With Khashoggi, tech confronts its blood money

An ugly episode of "follow the money."

In 2015 we laughed at Hacking Team for getting hacked. Their profit-driven facilitation of human rights abuses around the world was somehow barely competent, but notorious. They sold illegal hackware and surveillance tech to brutal regimes and trained them in attacking citizens and journalists. We knew they were evil clowns. We just didn't expect what happened next.

The pirate ship of hacktivism crashed on the shores of Saudi Arabia when Crown Prince Mohammed bin Salman employed Hacking Team in the very first crackdown of his new reign in 2017. Hacking Team was back -- thanks to a "mysterious investor" connected to the Saudi government in 2016.

We did not, could not foresee their trajectory drawing a direct line between hired gun hacker organizations, like Hacking Team, and a man being cut apart while he was still alive. With a side view through a window into just how blood-soaked that Saudi tech-investment money really is.

It wasn't just that the Saudi government used Hacking Team's tools on Jamal Khashoggi and anyone who came near him. They did. One of the Saudi agents identified as being part of the 15-member assassination team was a man named Maher Abdulaziz Mutreb. BBC Arabic revealed that Mutreb, a colonel in Saudi intelligence, took a two-week training in digital surveillance tools by Hacking Team. Apparently he excelled at the physical security aspects, but not so much on the skills required to be a murderous computer-toucher. Was it his plan to wear the fake beard and wrong shoes that fooled no one? We wonder. Regardless, Mutreb learned how to use hacking tools on civilians from Hacking Team.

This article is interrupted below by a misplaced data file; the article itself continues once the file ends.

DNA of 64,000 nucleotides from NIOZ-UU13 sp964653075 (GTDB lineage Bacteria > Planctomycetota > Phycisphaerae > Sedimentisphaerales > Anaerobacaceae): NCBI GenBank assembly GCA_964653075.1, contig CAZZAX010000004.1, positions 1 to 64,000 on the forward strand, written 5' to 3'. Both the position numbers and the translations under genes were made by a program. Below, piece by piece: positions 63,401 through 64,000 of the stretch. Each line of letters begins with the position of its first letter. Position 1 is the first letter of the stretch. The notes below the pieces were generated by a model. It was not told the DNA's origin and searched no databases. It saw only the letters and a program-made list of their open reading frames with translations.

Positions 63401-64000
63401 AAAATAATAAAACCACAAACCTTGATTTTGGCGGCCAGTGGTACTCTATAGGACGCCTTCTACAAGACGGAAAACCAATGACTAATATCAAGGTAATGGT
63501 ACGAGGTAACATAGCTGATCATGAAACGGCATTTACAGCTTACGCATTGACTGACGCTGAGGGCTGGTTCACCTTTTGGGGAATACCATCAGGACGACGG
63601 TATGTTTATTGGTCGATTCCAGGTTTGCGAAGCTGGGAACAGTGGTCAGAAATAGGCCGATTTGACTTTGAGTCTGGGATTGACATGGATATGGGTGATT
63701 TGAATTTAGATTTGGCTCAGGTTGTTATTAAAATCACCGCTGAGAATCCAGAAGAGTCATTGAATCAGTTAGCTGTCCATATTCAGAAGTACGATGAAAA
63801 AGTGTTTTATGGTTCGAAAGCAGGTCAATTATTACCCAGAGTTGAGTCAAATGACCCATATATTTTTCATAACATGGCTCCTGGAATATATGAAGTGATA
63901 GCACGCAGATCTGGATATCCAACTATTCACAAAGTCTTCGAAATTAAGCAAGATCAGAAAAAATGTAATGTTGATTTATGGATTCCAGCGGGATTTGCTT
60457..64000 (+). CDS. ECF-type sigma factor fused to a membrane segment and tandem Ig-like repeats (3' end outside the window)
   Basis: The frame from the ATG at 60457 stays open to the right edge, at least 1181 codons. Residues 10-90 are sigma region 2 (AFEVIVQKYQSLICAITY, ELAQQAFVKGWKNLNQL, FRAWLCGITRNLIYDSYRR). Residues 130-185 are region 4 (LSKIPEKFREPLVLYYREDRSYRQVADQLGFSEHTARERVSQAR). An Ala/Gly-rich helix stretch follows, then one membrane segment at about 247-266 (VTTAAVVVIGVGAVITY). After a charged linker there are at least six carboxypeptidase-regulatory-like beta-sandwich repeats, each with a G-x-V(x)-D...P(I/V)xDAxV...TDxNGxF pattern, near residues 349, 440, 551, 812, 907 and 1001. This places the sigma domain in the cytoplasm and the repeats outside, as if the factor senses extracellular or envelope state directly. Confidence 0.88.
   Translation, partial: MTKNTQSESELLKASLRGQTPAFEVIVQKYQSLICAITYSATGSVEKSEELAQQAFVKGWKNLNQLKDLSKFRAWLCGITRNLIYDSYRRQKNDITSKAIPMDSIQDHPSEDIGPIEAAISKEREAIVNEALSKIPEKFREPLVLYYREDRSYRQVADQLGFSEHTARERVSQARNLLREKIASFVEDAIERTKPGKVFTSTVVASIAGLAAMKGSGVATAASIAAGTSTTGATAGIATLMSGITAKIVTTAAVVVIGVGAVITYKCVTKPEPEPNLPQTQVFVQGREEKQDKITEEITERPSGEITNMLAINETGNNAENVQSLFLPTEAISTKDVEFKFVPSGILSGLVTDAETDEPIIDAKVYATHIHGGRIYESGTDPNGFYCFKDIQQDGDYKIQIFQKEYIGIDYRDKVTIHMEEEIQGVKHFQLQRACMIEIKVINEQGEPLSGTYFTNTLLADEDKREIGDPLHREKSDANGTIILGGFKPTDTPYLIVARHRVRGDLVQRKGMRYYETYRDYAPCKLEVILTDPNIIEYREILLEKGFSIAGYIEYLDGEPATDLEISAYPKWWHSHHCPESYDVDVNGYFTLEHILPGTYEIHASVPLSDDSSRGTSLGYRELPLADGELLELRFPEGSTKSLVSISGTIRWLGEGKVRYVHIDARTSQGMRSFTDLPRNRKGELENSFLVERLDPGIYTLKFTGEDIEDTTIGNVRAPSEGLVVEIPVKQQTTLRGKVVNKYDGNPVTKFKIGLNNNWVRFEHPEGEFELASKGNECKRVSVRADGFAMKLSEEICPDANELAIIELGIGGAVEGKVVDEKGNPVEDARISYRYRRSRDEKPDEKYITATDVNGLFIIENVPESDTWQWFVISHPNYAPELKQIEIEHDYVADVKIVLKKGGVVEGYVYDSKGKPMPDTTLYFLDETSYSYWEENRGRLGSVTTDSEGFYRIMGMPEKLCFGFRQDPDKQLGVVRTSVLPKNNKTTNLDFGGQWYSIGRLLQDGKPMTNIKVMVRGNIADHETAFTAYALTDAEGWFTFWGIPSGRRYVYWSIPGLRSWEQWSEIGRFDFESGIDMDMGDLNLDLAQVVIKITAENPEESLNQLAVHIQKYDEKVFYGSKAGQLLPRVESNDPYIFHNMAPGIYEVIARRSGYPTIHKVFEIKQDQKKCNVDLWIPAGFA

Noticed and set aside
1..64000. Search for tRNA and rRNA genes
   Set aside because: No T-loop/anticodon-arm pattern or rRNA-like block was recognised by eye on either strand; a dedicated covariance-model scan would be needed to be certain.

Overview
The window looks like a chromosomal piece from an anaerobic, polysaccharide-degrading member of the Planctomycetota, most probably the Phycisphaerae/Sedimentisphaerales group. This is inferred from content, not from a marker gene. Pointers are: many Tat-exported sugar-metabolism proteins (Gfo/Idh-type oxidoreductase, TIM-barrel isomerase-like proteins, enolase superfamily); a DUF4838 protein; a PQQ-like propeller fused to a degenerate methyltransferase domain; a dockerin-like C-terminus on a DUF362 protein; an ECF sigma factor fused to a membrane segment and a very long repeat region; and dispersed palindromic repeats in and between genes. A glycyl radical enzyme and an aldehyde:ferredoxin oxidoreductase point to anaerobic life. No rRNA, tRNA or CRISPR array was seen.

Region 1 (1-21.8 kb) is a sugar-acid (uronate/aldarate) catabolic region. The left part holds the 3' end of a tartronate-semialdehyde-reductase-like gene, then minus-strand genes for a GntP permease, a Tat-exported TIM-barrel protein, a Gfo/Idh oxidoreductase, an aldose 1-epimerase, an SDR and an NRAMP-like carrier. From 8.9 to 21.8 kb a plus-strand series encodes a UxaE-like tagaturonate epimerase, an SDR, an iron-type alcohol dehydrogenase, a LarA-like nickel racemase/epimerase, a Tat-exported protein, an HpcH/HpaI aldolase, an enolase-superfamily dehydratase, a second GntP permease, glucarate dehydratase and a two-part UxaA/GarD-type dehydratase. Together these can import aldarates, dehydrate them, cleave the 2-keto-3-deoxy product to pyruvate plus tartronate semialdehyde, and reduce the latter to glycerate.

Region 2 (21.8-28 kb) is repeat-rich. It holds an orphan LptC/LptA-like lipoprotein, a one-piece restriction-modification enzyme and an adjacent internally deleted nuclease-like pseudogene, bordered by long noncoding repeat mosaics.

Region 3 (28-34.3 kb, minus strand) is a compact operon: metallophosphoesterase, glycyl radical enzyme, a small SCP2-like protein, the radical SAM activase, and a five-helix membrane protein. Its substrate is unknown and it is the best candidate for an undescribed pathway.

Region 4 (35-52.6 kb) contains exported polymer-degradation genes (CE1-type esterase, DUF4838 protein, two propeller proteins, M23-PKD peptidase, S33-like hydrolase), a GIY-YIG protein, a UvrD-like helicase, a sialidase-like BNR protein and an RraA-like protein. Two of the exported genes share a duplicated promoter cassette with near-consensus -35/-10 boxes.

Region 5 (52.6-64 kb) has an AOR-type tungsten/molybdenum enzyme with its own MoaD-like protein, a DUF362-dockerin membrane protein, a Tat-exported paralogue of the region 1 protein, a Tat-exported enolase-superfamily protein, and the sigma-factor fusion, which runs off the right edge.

And there was also the reported mastermind of Khashoggi's killing, Saud al-Qahtani. The one who ran the dismemberment op via Skype. Before the murder, Mr. al-Qahtani was identified in Hacking Team emails after the surveillance firm was hacked. He reached out to Hacking Team personally in 2015 expressing desire to "develop a long and strategic partnership" between the Saudi Royal Court ("THE King Office") and Hacking Team.

He was fired by Crown Prince bin Salman last weekend over fallout from the assassination's botched cover-up. Now Mr. al-Qahtani's job title is "Chairman of the Saudi Federation for Cybersecurity, Programming and Drones."

Before the alleged firing of al-Qahtani, from bin Salman there was much nail-biting and curiously revealing contortions in the form of denials that didn't actually deny what happened to Jamal Khashoggi. A Saudi official told Reuters the Prince had no knowledge of the operation that led to Khashoggi's death and "certainly did not order a kidnapping or murder of anybody."


At an opulent international investor conference in Riyadh Wednesday, bin Salman said on a panel that what happened to Khashoggi was "a heinous crime that cannot be justified." And then he made a joke about Prime Minister Saad Hariri of Lebanon totally not being kidnapped on Saudi soil while Mr. Hariri sat next to him.

(Hariri was "detained" in Saudi Arabia on the orders of bin Salman last year. NYT reported: "he was stripped of his cellphones, separated from all but one of his usual cluster of bodyguards, and shoved and insulted by Saudi security officers ... He was handed a prewritten resignation speech and forced to read it on Saudi television." Saud al-Qahtani, the Skype murder coach and big fan of Hacking Team, apparently "masterminded" this operation.)